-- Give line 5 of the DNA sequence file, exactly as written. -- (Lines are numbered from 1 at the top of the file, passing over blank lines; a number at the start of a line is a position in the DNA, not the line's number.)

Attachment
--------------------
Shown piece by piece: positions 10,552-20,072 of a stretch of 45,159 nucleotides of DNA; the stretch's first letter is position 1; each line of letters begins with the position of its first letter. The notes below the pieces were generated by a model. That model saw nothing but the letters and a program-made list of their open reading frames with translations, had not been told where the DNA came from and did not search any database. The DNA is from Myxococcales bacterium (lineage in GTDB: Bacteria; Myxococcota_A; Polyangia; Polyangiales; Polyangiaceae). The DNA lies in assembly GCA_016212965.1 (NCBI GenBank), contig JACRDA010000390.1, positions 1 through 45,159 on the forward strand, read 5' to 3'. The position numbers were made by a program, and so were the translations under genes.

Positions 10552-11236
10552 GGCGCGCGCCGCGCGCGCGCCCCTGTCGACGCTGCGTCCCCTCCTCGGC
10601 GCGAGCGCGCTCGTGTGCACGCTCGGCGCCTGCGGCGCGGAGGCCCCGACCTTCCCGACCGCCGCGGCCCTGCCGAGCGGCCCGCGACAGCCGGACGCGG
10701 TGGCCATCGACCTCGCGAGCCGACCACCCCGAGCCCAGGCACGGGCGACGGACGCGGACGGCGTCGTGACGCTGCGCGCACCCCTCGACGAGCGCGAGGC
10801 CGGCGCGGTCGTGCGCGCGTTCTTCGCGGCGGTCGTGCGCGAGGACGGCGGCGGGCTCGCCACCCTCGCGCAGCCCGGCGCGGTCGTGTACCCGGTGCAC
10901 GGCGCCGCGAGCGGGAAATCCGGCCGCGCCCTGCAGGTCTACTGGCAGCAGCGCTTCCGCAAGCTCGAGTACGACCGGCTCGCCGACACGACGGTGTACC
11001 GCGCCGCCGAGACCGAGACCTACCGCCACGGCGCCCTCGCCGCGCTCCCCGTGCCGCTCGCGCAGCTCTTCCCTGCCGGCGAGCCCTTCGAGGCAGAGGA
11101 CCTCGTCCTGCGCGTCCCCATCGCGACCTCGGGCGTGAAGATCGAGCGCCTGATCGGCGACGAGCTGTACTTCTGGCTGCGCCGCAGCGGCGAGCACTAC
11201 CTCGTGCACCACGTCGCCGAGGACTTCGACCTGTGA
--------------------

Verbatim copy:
10701 TGGCCATCGACCTCGCGAGCCGACCACCCCGAGCCCAGGCACGGGCGACGGACGCGGACGGCGTCGTGACGCTGCGCGCACCCCTCGACGAGCGCGAGGC